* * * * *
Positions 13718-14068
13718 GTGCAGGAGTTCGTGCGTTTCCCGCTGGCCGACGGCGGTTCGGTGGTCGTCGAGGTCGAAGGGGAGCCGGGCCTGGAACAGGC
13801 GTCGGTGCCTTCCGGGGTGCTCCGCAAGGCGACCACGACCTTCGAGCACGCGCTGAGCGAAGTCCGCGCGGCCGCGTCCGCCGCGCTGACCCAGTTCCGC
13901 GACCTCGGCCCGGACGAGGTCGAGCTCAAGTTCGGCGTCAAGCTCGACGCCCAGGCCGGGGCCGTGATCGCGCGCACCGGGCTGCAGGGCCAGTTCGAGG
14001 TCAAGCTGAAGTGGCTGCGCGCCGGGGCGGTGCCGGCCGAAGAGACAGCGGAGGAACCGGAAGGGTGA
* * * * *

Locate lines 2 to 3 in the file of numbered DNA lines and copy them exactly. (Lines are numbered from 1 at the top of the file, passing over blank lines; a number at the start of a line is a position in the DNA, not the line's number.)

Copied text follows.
13718 GTGCAGGAGTTCGTGCGTTTCCCGCTGGCCGACGGCGGTTCGGTGGTCGTCGAGGTCGAAGGGGAGCCGGGCCTGGAACAGGC
13801 GTCGGTGCCTTCCGGGGTGCTCCGCAAGGCGACCACGACCTTCGAGCACGCGCTGAGCGAAGTCCGCGCGGCCGCGTCCGCCGCGCTGACCCAGTTCCGC